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If there’s one exotic fruit to make room for in your everyday diet, it’s papaya. Versatile (it works in sweet and savory dishes) and easy to eat (just use a spoon to scoop it right out of its skin), the buttery, bright orange fruit now found year-round in most supermarkets is a nutritional superstar.
Papaya’s main claim to fame is that it is the only source of papain, an enzyme that breaks down proteins and improves digestion. The enzyme is also an effective anti-inflammatory, proven to ease stings, burns, wounds, and postoperative pain. “Papain increases the production of immune cells called cytokines to speed healing. It also slows the blood-clotting mechanism, which improves circulation and boosts the delivery of oxygen and nutrients to the inflamed area,” explains Eric Braverman, MD, author of Younger (Thinner) You Diet. In fact, papain injections have been used to relieve the distress caused by slipped discs in the back.
The tropical fruit is a very good source of folate and vitamins A and E; it boasts 33 percent more vitamin C than an orange. Potent antioxidant activity amps up papaya’s anti-inflammatory power as well. In a study at the University of Manchester in England, vitamin C and carotenoids (compounds that give papaya’s flesh its orange-pink hue) were shown to significantly reduce the risk of rheumatoid arthritis.
The same nutrients also make papaya an estimable ally in the prevention of heart disease. “These antioxidants work together to prevent cholesterol from oxidizing, so it can’t harden and build up on artery walls, a primary cause of heart attack and stroke,” explains Jodi Citron, RD, coauthor of The Little Black Apron: A Single Girl’s Guide to Cooking with Style & Grace. Plus, papaya is rich in potassium and magnesium, minerals that have been shown to lower high blood pressure. One small papaya contains almost 3 grams of fiber and just 59 calories, making the fruit a helpful addition to any weight-control program or healthful diet.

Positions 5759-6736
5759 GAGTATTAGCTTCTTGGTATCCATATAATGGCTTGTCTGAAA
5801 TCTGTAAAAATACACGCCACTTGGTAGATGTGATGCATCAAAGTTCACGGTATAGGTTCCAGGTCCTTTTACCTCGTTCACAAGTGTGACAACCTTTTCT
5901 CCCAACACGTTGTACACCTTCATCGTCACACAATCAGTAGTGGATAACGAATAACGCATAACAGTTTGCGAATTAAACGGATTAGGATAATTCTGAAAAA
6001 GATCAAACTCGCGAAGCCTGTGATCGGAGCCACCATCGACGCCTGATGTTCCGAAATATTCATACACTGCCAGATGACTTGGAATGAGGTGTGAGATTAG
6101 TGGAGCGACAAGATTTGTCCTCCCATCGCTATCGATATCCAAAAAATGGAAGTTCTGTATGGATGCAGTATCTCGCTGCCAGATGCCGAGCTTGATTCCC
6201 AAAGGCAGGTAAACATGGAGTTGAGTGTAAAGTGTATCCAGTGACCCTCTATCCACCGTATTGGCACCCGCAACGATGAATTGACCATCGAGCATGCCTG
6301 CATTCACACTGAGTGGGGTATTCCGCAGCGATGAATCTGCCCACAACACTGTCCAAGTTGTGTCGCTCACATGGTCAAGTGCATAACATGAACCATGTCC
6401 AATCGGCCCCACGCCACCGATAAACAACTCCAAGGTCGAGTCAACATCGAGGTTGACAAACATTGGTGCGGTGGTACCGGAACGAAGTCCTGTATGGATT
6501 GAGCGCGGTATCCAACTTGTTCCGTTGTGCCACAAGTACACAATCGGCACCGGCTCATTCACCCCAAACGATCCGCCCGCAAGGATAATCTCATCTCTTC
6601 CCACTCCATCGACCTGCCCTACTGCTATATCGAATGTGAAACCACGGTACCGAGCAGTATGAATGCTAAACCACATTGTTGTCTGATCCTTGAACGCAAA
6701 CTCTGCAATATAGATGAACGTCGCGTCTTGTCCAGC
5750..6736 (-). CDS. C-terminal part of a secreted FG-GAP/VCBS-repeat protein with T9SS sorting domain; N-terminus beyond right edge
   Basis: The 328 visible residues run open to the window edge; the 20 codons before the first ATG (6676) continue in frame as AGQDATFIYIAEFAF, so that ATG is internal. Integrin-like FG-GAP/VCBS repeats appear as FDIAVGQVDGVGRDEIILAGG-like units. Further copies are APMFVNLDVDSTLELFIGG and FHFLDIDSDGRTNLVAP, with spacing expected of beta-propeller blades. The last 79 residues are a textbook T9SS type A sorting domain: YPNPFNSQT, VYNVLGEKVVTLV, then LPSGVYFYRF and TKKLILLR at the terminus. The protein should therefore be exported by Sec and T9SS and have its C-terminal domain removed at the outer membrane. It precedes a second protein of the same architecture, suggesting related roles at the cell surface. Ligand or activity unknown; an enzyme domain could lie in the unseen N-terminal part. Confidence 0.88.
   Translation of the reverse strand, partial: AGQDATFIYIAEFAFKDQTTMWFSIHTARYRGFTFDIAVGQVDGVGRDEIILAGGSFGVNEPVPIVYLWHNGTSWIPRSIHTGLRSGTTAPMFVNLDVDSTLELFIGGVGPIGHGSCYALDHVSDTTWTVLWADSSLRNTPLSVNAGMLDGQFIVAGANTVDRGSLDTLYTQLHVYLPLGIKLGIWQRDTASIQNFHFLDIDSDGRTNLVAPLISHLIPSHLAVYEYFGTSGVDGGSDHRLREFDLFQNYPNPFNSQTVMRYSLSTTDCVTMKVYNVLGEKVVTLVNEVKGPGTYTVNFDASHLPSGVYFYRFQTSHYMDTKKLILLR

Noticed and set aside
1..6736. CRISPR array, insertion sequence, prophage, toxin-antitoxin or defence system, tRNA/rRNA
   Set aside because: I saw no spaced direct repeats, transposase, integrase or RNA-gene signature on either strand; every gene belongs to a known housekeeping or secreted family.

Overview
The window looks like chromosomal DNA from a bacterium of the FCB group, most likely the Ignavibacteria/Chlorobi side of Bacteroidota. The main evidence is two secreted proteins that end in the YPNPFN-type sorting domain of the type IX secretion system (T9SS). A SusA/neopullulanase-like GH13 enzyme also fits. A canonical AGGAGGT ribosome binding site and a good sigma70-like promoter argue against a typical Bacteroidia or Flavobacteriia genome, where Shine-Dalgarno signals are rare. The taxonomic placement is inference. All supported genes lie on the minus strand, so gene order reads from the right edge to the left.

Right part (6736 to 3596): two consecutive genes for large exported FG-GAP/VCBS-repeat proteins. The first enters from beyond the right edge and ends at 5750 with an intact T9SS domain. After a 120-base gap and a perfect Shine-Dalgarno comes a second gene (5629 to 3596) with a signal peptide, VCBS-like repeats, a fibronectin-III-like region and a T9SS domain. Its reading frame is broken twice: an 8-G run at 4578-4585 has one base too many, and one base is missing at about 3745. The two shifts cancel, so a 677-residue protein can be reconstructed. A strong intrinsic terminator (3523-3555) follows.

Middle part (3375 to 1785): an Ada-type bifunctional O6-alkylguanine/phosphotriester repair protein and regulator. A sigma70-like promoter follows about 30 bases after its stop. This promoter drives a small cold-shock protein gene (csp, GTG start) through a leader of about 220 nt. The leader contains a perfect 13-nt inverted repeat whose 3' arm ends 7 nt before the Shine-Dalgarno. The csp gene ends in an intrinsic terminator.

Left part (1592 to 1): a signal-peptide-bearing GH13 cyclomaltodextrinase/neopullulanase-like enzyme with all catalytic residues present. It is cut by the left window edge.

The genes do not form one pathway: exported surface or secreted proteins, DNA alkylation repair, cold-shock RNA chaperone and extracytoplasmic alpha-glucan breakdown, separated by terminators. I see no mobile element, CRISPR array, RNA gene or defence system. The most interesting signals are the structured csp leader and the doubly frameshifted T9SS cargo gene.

To get more papaya into your culinary routine, swap it for the tomatoes in salsa recipes, add it to fruit salads and yogurt, serve it over ice cream, or use it to top granola. Or try replacing raisins and other dried fruits with dried papaya in baked goods. Just don’t use papaya in creamy or custardy desserts; the papain breaks down dairy proteins and will prevent the treat from setting. Unripe green papaya, which is even higher in papain than ripe, can be grated and added to Thai and Vietnamese salads. But perhaps the easiest way to get more papaya into your day is to enjoy it with breakfast. Do as they do in Central and South America, where a half fruit, spritzed with juice from a lime wedge, is a breakfast tradition, or blend cubed fruit into a smoothie, such as in the following recipe.
Supplementing with papain (from papaya) can bring relief of bloating, gas, and indigestion that may occur when the pancreas doesn’t produce enough proteolytic enzymes (chemicals that help your body digest proteins). Some studies indicate that proteolytic enzymes may also relieve chronic pain conditions, such as neck pain and osteoarthritis, and help heal sports injuries. The enzymes may work by breaking up and clearing away clot-forming deposits that build up around the site of an injury.
How to take it: For digestive support, take papain 10 to 20 minutes before a meal, following dosage recommendations on the product label. To try papaya enzymes for pain relief and injury healing, take the label-recommended dosages on an empty stomach.
Safety: People who are allergic to latex may also be allergic to papaya. Those taking blood thinners and/or sedatives should consult their physician before supplementing with digestive enzymes.
How To Buy & Store
When shopping, steer clear of papayas that are bruised, shriveled, or have soft spots.
Papayas are picked green and will ripen at room temperature; they’re ready to eat when the skin is reddish-yellow and yields slightly to the touch (like a pear).
Once ripe, store papayas in a plastic bag in the fridge for up to one week.